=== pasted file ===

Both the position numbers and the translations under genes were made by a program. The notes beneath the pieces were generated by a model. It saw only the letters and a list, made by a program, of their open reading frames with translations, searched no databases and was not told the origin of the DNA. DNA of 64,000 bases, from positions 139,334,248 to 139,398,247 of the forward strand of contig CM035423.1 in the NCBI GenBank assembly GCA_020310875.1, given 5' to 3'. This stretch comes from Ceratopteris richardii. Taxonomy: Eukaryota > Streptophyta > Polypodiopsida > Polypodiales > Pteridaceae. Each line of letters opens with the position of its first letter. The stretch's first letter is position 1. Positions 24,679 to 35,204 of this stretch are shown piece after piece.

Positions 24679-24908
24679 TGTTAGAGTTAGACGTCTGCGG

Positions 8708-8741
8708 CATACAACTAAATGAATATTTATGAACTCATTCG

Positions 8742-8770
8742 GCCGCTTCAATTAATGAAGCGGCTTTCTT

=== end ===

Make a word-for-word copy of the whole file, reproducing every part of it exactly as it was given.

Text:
Both the position numbers and the translations under genes were made by a program. The notes beneath the pieces were generated by a model. It saw only the letters and a list, made by a program, of their open reading frames with translations, searched no databases and was not told the origin of the DNA. DNA of 64,000 bases, from positions 139,334,248 to 139,398,247 of the forward strand of contig CM035423.1 in the NCBI GenBank assembly GCA_020310875.1, given 5' to 3'. This stretch comes from Ceratopteris richardii. Taxonomy: Eukaryota > Streptophyta > Polypodiopsida > Polypodiales > Pteridaceae. Each line of letters opens with the position of its first letter. The stretch's first letter is position 1. Positions 24,679 to 35,204 of this stretch are shown piece after piece.

Positions 24679-24908
24679 TGTTAGAGTTAGACGTCTGCGG

Positions 8708-8741
8708 CATACAACTAAATGAATATTTATGAACTCATTCG

Positions 8742-8770
8742 GCCGCTTCAATTAATGAAGCGGCTTTCTT